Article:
Dogs really are surprisingly complex creatures and in order to have a good relationship with your dog, you should learn a little bit about their nature.
Dogs are descended from wolves and therefore share many of the same traits, although some behaviors are the result of thousands of years of interaction with humans. Understanding these traits can make living with your dog easier.
First, dogs are very social animals and thrive in a group or pack environment. In the wild, isolation is a form of individual pack punishment and is not a comfortable state for your dog. While there are times when isolation for short periods can be used as part of training to stop unwanted behavior, confining your dog for long periods of time will result in unwanted behavior issues.
Isolation from contact with humans and other animals inevitably leads to fear, aggression, and other forms of “bad” behavior. Dogs need company to develop healthy behaviors. In any human-canine relationship, the human must be the alpha dog, the leader of the pack. Your dog needs to pay attention to you, how to behave, and you need to be consistent about what you expect and teach your dog.
You know the saying “curiosity killed the cat”? Well, dogs are also very curious animals and will explore their environment to the fullest. Unfortunately, they don’t know the boundaries of their surroundings (until you teach them) and will happily wander off to explore your neighbor’s yard.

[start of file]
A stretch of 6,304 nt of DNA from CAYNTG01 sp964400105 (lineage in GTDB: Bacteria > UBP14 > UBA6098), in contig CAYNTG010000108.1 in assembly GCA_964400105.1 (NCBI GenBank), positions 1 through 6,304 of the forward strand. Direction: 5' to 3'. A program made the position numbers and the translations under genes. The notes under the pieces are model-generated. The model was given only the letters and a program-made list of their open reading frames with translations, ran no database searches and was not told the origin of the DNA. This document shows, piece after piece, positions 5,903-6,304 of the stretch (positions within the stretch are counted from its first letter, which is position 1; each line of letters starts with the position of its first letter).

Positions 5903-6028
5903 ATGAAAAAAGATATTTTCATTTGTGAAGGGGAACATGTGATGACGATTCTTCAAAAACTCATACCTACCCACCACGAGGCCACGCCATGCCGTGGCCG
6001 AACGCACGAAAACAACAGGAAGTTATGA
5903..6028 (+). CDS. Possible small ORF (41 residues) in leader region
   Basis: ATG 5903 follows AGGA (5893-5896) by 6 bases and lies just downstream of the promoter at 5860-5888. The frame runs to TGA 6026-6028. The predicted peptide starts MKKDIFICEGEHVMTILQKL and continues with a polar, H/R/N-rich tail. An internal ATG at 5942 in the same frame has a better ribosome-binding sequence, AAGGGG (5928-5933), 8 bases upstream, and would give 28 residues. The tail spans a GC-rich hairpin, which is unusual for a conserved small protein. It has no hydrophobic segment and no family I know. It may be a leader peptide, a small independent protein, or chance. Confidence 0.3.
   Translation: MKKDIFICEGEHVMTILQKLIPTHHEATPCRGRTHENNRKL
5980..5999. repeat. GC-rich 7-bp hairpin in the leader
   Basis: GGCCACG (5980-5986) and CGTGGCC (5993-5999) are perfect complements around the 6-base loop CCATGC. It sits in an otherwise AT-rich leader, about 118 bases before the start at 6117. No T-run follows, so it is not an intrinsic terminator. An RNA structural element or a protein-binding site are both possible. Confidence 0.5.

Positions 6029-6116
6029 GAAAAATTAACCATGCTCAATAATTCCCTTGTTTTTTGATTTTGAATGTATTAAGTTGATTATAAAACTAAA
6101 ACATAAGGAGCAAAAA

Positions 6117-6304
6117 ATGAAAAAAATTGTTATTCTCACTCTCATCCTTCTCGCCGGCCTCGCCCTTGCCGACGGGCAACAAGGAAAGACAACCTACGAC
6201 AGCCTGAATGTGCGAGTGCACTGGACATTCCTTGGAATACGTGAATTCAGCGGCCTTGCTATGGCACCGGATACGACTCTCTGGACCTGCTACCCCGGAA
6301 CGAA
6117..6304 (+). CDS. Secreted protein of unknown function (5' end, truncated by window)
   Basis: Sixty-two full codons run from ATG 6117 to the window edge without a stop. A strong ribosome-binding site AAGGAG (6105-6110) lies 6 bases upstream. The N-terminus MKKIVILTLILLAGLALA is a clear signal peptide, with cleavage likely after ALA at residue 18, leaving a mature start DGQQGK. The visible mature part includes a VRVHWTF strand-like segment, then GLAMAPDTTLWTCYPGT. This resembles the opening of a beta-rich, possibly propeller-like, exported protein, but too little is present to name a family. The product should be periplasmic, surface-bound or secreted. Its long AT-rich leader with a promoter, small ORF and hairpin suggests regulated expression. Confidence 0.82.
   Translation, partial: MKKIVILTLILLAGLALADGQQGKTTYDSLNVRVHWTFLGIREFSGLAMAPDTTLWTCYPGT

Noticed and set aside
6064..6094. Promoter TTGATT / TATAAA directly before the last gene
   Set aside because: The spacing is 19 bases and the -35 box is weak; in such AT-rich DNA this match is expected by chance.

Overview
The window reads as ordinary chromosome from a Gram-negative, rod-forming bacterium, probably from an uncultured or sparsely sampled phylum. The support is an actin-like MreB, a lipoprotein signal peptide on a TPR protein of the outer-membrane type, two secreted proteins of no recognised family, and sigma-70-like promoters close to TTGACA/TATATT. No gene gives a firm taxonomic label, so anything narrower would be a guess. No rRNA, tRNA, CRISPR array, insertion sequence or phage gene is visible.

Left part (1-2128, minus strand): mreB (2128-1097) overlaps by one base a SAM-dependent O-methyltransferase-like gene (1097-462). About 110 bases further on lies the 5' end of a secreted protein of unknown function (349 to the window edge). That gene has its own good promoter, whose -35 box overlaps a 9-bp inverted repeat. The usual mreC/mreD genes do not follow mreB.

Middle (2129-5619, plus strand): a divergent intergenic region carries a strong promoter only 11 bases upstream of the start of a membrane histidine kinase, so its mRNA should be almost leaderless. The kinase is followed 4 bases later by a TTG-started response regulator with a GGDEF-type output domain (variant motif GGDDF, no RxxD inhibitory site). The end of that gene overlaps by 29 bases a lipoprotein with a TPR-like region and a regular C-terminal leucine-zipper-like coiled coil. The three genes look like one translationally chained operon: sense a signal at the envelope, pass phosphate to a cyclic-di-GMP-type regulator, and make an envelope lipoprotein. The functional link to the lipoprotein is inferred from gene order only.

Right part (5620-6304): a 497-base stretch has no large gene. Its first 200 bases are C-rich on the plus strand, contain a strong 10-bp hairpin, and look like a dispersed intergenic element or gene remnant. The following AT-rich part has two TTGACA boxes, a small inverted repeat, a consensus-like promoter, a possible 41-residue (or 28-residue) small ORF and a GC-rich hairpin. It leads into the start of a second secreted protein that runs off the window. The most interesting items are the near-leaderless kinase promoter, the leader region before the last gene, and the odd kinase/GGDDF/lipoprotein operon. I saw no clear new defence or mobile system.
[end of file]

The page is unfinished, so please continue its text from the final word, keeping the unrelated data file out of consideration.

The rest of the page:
For dogs, exploring means more than just looking and smelling, they love to taste and chew just about anything. This can be deadly for your dog. You need to give him some healthy alternatives to chew on and a safe area to explore without damaging the garden or himself.
Digging is another part of exploring and a very strong instinct in some dogs, like my terriers. I have areas of the yard where I allow them to dig (where the mice are) and others where I stop them if they start, which they rarely do. It doesn’t take them very long to dig a two foot hole. I leave it on until they lose interest (the mice have moved on) and then I fill it in and put some grass on top.
The reason my terriers dig is because dogs are predators and they hunt mice. They have incredible hearing and sense of smell and can tell if a mouse has been there in the past few days. They will finish them off quickly if they can catch them. It’s not particularly pleasant to watch them finish off the mice or squirrels, and if I can distract them long enough for the critters to get away, so much the better. My dogs have experienced the thrill of the hunt. If they were too quick for their prey, I’ll grab their favorite treat and trade the sacrifice for the treat and commend them for giving up their prize. They haven’t done anything wrong – they’re just doing their job.
One last trait I want to mention is that dogs are scavengers and will eat just about anything. Some of my terriers’ favorites are rabbit pellets (poo), horse manure (apparently very tasty), and dead animals. They don’t seem to associate what they eat with how they feel afterwards, and keep repeating the act that caused them to have an upset stomach. Keep this in mind when trying to keep your dog safe and healthy.
When you have a good understanding of your dog’s true nature and work with it rather than working against it, you will find that there is less frustration for you and your dog.